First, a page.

Acupuncture & Chinese Herbs For Sciatic Pain

May 2000

Sciatic pain is a common illness involving the lower back and legs. Pathologic changes include spinal degeneration, herniated disc, etc... which press the spinal cord or sciatic nerve and cause severe pain along the nerves down to the legs.

In Traditional Chinese Medicine (TCM), sciatic pain falls into the category of "pain in waist and leg" and "Bi Syndrome". In Chinese theory, it is caused mainly by the factors of wind, cold, dampness, sprain or contusion, leading to Qi and blood stagnation in the meridians or kidney deficiency. Compared to high-tech modern medicine, the conservative therapy of TCM for sciatic pain is still of considerable advantage. Clinical data shows that over 90% of sciatic patients can be treated non-surgically by acupuncture and Chinese herbs.

One study was presented by Dr. Wang (China). He used acupuncture with electronic therapeutic apparatus after gaining qi. The negative pole was linked to BL32 and the positive pole was connected to different points depending on the specific problems. The main points used were BL32 and G30. Other acupoints were B40, G34, B57 and B60. The needles were retained for 30 minutes and treatment was once a day for a total course of 10 treatments. Of 184 patients treated, 74 were cured, 48 effective, 33 improved and 29 ineffective, the total effective rate being 84%.

Another study was presented by Dr. Bang (China). He combined acupuncture with Chinese herbs to treat sciatic pain. The main acupoints were B52, B40, G34, B57, Liv3, and other points used were B25, SI3 and K4. He used the alternating lift-thrust-twist needling method. The selected herbs are those with properties to invigorate the blood and dissolve the stasis, dispel wind and open the meridian. Of 204 patients treated, 164 were cured, 29 effective, 9 improved, only 2 remain ineffective, with a total effective rate of 99 %. The above two studies support the finding that acupuncture and Chinese herbs combined had better clinical results than acupuncture alone. This is true not only for sciatic pain, but for many other diseases treated by TCM.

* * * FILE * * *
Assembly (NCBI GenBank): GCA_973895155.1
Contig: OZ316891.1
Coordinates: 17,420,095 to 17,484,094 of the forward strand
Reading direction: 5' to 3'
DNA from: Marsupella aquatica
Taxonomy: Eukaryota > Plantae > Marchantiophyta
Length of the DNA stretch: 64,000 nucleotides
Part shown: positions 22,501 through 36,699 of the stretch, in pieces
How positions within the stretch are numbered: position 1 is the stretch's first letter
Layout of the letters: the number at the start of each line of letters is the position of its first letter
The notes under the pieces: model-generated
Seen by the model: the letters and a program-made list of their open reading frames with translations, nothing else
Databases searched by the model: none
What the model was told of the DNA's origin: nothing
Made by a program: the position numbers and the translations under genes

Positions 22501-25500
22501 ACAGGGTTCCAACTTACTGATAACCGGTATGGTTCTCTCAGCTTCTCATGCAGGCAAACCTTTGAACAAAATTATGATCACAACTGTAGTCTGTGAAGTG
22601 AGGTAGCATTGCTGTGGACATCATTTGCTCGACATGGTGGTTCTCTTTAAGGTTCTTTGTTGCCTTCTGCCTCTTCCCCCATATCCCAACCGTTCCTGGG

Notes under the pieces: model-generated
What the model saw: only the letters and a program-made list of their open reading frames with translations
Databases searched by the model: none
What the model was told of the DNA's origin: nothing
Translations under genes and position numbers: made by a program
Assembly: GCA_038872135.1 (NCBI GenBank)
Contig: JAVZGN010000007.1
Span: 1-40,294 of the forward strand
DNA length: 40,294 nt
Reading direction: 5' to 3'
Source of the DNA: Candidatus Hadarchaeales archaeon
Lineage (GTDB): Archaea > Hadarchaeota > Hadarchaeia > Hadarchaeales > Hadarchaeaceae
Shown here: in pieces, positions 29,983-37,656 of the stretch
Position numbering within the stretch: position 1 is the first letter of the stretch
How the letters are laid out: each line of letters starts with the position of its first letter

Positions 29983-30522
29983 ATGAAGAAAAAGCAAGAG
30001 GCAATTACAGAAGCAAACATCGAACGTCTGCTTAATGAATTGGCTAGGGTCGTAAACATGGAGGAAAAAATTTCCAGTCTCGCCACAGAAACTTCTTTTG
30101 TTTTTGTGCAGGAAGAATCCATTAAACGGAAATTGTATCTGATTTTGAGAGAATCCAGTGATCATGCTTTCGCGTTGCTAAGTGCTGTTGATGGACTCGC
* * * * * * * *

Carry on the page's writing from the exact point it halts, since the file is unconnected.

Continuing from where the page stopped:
In my office, sciatic pain is one of the leading problems for which people seek help. The clinical observation again reveals the pattern that combination therapy is more effective. Chinese herbs not only markedly reduce the sciatic pain, but also cut the frequency for acupuncture treatment to 1-2 times a week. The acupoints are commonly along the bladder (B) and gall bladder (G) meridians. According to the symptoms, the different points will be selected. Points often used are B23, B25, B32, B52, Hau Tuo Jia Ji, G30, G31, G34, G39, B40, B57, B60, St36, K3 and Sp6.

The herbs selected may fall into three categories. First are those for invigorating the qi and blood circulation and removing the stasis. Those herbs include: Dang Gui, Dang Sheng, Cuan Niu Xi, Ru Xiang, Mo Yao, and Xuan Hu. Second are those for dispelling the wind, cold and dampness. Those herbs include: Fang Ji, Wei Ling Xian, Qiang Huo, Du Huo, Bai Zhu, Cang Zhu, Huang Bai, Huang Qin, Mi Ren, Zhe Xie. Last are those for tonifying the kidney and strengthening the lumbar and legs. Those herbs include: Chuan Duan, Sang Ji Sheng, Du Zhong, Sheng Di, Shu Di, Gou Ji, Gu Shui Bu, Ba Ji Tian, Nu Zheng Zi. The practitioner may select herbs from the above list to make individual formulas. or choose some classic formulas for individual use such as: "Sheng Tong Zhu Yu Tang", "Du Huo Ji Sheng Tang", "Shi Miao Wan", "Zhuo Gui Wan" and "Yiu Gui Wan".

Thus, TCM offers an important alternative to surgical treatment for patients with sciatic pain.